Political Reporting and the Phenomenon of Andrew Yang

What does it say about our journalism that someone with essentially no relevant experience led the New York City mayoral race for months?

Welcome to Second Rough Draft, a newsletter about journalism in our time, how it (especially its business) is evolving, and the challenges it faces.

In his 1961 book The Image: A Guide to Pseudo-Events in America, historian Daniel Boorstin defined a “celebrity” as “a person who is known for his well-knownness.” For most of the first half of this year, it looked like the nation’s largest city was about to elect such a person as its mayor. What does this tell us about the perils of political journalism in our time?

As the New York City Democratic mayoral primary (tantamount to election in a city where Biden defeated Trump 76%-23%) grinds slowly to a final count, one thing which has been certain for weeks is that Andrew Yang lost. Yang, long the frontrunner until a few weeks before the voting, conceded as much on Primary Night, after placing a distant fourth in first-choice voting in the City’s new ranked choice system. Nevertheless, Yang received nearly 115,000 first-choice votes, running ahead of candidates with significant records in holding citywide and federal office.

Last year, Yang did, in a sense, even better, placing ninth among candidates for the Democratic presidential nomination, garnering 166,000 votes, and finishing admittedly behind Rep. Tulsi Gabbard, but ahead of contenders who never made it to the initial voting—such as Kamala Harris.

Someone who can run credibly for president of the United States and then lead a race for mayor of a world city must have quite a record, if not in politics or the military, then surely in business, right? Actually, no.

Yang grew up in a middle class town in Westchester, and was a strong student, attending Exeter, Brown and Columbia Law School. He spent a few months as an associate at “white shoe” law firm Davis Polk, and left to co-found a company that aimed to help celebrities fund-raise for charities, only to have it fail. Then he worked in party-hosting, health care and a test prep company founded by a friend that he ended up running and selling to Kaplan, netting a seven figure nest egg for himself. Finally, he founded a nonprofit called Venture for America that aimed to create 100,000 jobs for young people and was celebrated by the Obama White House, but actually produced only 150 jobs. Along the way, he wrote two books (without noting the part about the 150 jobs).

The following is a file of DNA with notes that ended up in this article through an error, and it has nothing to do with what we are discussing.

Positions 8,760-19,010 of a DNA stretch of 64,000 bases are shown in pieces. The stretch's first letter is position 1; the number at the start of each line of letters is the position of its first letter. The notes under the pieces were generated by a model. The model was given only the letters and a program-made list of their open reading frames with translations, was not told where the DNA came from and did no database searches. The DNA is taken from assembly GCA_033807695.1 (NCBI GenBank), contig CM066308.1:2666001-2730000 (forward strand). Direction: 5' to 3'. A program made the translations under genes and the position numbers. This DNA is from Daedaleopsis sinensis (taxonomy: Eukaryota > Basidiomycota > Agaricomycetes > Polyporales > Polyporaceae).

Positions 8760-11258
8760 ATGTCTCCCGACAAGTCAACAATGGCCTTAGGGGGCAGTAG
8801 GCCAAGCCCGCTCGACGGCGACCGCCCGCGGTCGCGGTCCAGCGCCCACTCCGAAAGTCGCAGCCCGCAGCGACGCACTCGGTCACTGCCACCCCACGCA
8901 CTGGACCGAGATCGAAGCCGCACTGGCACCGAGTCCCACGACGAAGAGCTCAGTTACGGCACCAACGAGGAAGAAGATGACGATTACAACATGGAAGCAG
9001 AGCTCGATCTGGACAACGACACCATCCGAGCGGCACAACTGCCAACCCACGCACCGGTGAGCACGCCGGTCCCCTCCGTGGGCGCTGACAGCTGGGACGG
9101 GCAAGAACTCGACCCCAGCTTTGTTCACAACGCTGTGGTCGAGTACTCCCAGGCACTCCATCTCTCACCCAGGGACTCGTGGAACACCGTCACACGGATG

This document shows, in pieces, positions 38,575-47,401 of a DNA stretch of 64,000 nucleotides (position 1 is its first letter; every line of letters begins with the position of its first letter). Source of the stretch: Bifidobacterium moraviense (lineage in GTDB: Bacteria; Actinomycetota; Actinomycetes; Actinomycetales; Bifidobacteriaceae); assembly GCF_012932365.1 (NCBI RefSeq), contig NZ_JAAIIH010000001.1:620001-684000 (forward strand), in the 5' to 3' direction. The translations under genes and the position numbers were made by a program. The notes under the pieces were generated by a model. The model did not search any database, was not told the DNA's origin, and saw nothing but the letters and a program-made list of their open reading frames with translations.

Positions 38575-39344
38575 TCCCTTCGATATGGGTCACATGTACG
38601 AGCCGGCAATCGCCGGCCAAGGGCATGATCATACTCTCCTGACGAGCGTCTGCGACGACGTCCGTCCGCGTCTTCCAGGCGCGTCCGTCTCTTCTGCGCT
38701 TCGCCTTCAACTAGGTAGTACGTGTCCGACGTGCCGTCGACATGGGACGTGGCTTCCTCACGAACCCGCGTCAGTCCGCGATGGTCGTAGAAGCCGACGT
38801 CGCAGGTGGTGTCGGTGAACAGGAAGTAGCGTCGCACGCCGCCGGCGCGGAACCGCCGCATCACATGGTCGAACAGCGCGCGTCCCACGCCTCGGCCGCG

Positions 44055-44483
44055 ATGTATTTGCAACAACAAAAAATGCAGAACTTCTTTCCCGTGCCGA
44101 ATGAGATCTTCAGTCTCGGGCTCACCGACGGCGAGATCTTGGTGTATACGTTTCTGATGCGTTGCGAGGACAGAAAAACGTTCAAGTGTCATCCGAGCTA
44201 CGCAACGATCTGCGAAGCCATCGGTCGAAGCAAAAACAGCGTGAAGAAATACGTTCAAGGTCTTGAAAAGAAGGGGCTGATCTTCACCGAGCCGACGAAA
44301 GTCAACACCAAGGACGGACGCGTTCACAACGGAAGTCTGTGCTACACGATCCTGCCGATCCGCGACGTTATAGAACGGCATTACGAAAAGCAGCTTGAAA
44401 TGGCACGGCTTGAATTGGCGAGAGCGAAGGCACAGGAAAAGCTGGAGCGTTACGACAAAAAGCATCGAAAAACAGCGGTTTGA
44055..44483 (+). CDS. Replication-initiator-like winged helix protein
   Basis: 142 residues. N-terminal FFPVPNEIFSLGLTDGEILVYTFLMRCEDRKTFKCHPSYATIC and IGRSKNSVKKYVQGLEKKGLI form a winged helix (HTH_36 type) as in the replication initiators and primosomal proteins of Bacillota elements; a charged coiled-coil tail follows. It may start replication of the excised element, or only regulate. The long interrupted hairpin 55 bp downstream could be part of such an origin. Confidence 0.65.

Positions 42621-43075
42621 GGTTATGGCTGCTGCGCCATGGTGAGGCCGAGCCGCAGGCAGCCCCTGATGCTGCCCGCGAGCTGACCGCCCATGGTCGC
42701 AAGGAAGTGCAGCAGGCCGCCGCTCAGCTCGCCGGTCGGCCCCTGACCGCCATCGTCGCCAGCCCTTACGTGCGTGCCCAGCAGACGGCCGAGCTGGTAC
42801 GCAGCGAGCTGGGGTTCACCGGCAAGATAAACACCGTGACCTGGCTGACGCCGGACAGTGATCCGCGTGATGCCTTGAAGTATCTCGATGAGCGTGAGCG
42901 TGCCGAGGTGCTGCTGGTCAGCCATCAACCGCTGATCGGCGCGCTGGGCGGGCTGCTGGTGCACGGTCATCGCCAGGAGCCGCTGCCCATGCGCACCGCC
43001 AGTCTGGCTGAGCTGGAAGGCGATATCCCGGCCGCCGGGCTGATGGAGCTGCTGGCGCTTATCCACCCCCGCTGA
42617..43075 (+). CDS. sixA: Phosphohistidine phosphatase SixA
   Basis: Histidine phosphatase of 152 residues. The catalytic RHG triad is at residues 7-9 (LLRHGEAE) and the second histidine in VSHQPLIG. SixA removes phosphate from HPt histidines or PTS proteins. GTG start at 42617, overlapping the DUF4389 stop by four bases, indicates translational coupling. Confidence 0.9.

That’s it.

As for devotion to New York City, he and his family spent most of the early pandemic outside it at their suburban second home, and he had never before voted in a mayoral election during 25 years living in the city. He was registered to vote but had just not bothered in the last four mayoral elections. (Disclosure: I too spent Spring and Summer 2020 mostly at a second home out of town, but I’ve voted in every mayoral election since 1977, and I don’t think I’m qualified to be mayor.)  Yang’s own effective campaign manager described him to a reporter as an “empty vessel” in local politics.

Having said that, I come here not to bury Andrew Yang, but to raise an issue about the press.

How in the world have we come to the point where someone with no evident qualifications or relevant experience can be taken seriously as a candidate for multiple high offices? You may say that Trump’s election literally proves that anyone can be elected to anything. But that’s not true. Trump was a notorious if not entirely successful businessman, a best-selling author, a highly-rated TV star. Most of all, he was taken seriously by voters before he was taken seriously by the press, leading the Republican primary polls from the moment he announced his candidacy in July 2015. If Andrew Yang represents the lesson political reporters learned from the rise of Trump, they over-learned it.

Falling for “the narrative”

What seems to have been the problem, in retrospect, was journalists’ repeated susceptibility to Yang’s glib storylines (political reporters call these “narratives”)—youngish entrepreneur, Cassandra of the robot economy, champion of universal basic income—and their willingness to simply overlook the fact that he was running for jobs as a political chief executive without much experience either in politics or even as a chief executive.

Eventually, of course, the voters of New York caught on. And the pivotal moment came, I think, with a really solid piece of journalism, the New York Times’s dissection of the 100,000 missing youth jobs. The money quote, from a former staffer:

“Andrew comes up with these grand ideas, and he loves to obsess about them and talk about how great they are, but he doesn’t think through all the details.” 

Not quite what you might want in the gritty job of mayor. But this piece wasn’t published until May 1, just five weeks before voting began for the primary.

Why it matters

Well, you might say, he ultimately lost, what of it?  For one thing, the months focused on Yang was time not given to scrutinizing the other candidates, including, until the campaign’s final, frantic weeks, the primary winner and presumptive next mayor, Eric Adams. New Yorkers may regret, in 2022 and beyond, that their press corps spent so much time in early 2021 distracted by a candidate of what Boorstin might have termed mere “celebrity.”

For the rest of you, indeed for all of us, Andrew Yang should serve as a different sort of reminder, of one of the lessons we should be drawing from Donald Trump. Politics, for voters, for citizens, is ultimately not a game. People can and do get helped or hurt, lives are saved or lost, institutions thrive or decline. For those reasons, politics shouldn’t be treated as a game by journalists whose job it is to help voters choose. There is simply too much at stake.

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